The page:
The court permitted the prosecutor to amend counts 1, 2, and 3 to reflect the offenses occurred on October 6. As to count 4, the court stated it was discharging defendant “for a failure of notice as to the alleged violation.” The court acknowledged its finding was inconsistent with its holding order on count 3, assault with a semiautomatic firearm. It concluded, however, there was insufficient notice to the defendant regarding possession of a firearm on October 6, “especially since there is the confusion as to which acts they are attempting to charge the defendant with.” Although the trial court did not cite any section of the Penal Code when it dismissed count 4, the clerk's minute order stated count 4 was dismissed for insufficient cause pursuant to section 871. [Fn.3]
[Fn.3] Section 871 permits the dismissal by the trial court of a criminal complaint for insufficient cause where “it appears either that no public offense has been committed or that there is not sufficient cause to believe the defendant guilty of a public offense....” B. Section 1387 Section 1387 states that pursuant to its chapter, or to sections 859b, 861, 871, or 995, an order terminating an action “is a bar to any other prosecution for the same offense if it is a felony ... and the action has been previously terminated pursuant to this chapter, or to Section 859b, 861, 871, or 995....” Defendant argues his case was dismissed the second time by the magistrate pursuant to section 871 and further prosecution is barred by section 1387. We disagree for the following reasons.
As a preliminary matter, we note the magistrate did not make a finding pursuant to section 871 even though the clerk so indicated in the minute order. The court expressly noted a lack of fair notice to defendant as to which violation of section 29800, subdivision (a)(1), and on what date, he was being charged. The court's finding was neither an express nor an implied finding there was insufficient evidence to hold defendant on count 4. Where there is a discrepancy between the oral pronouncement of judgment and the minute order or abstract of judgment, the court's oral pronouncement generally controls over the clerk's minute order. (People v. Mitchell (2001) 26 Cal.4th 181, 185-186; People v. Zackery (2007) 147 Cal.App.4th 380, 385.)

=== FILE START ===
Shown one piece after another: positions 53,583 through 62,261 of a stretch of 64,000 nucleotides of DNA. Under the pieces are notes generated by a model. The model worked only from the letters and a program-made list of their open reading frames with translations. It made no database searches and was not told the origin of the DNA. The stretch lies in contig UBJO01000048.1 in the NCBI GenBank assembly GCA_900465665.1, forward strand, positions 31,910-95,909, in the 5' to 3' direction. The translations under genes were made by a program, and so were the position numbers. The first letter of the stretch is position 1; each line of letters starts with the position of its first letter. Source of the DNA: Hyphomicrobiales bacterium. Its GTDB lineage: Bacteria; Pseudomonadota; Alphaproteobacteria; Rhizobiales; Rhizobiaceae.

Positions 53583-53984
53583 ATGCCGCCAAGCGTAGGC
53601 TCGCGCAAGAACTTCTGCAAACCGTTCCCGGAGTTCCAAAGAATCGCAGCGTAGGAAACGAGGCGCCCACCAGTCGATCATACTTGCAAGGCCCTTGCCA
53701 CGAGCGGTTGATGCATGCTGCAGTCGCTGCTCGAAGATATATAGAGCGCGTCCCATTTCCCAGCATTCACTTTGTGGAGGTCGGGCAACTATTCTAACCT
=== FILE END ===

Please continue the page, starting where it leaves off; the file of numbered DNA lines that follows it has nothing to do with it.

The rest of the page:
The first dismissal occurred because there was no evidence before the court defendant was a felon. During the second preliminary hearing, the magistrate specifically identified the lack of notice to the defendant because there was evidence of two separate handguns, a .22-caliber weapon found in the defendant's residence on October 12, and shell casings from a .380-caliber gun fired by defendant on October 6. Thus, there was sufficient evidence from the second preliminary hearing to support two separate counts that defendant was a felon in possession of a firearm on two different dates. When the magistrate dismisses a count based on insufficient evidence, there is a dismissal within the meaning of section 871. This is so even without a formal order of dismissal where there is a decision not to hold the defendant. (Brazell v. Superior Court (1986) 187 Cal.App.3d 795, 800; In re Williams (1985) 164 Cal.App.3d 979, 983.) Here, because the trial court's dismissal was not based on section 871, the holdings of Brazell and Williams do not apply to the facts of the instant action.
Furthermore, because the evidence supported, for purposes of section 1387, two separate section 29800, subdivision (a)(1) offenses, defendant was not charged a third time with the “same offense.” Instead of charging defendant with a violation of the statute on October 12, the information charged him with violating the statute on October 6. The evidence adduced at the second preliminary hearing supported an allegation of this offense on either or both dates. We further agree with the People that a so-called “qualifying termination” did not otherwise occur pursuant to the chapter containing section 1387, or to sections 859b, 861, 871, or 995.
The parties devote a great deal of legal analysis of the California Supreme Court's case in People v. Traylor (2009) 46 Cal.4th 1205, 1211-1213. In Traylor, however, our high court was not analyzing the situation we have here, an allegation of two separate offenses occurring on two different occasions. Applying the statutory elements test, the Supreme Court in Traylor analyzed whether felony vehicular manslaughter had the same elements of the misdemeanor offense of negligent vehicular manslaughter and concluded the elements of both offenses were not the same. (Ibid.) We find the facts and analysis of the Traylor decision largely inapposite to those here.
Finally, we reject defendant's assertion that defense counsel was ineffective for failing to file a motion to dismiss count 4 pursuant to section 1387. To prevail on a claim of ineffective assistance of trial counsel, the defendant must establish not only deficient performance, which is performance below an objective standard of reasonableness, but also prejudice. Prejudice must be affirmatively proved. The record must affirmatively demonstrate a reasonable probability that, but for counsel's unprofessional errors, the result of the proceeding would have been different. (People v. Maury (2003) 3 ...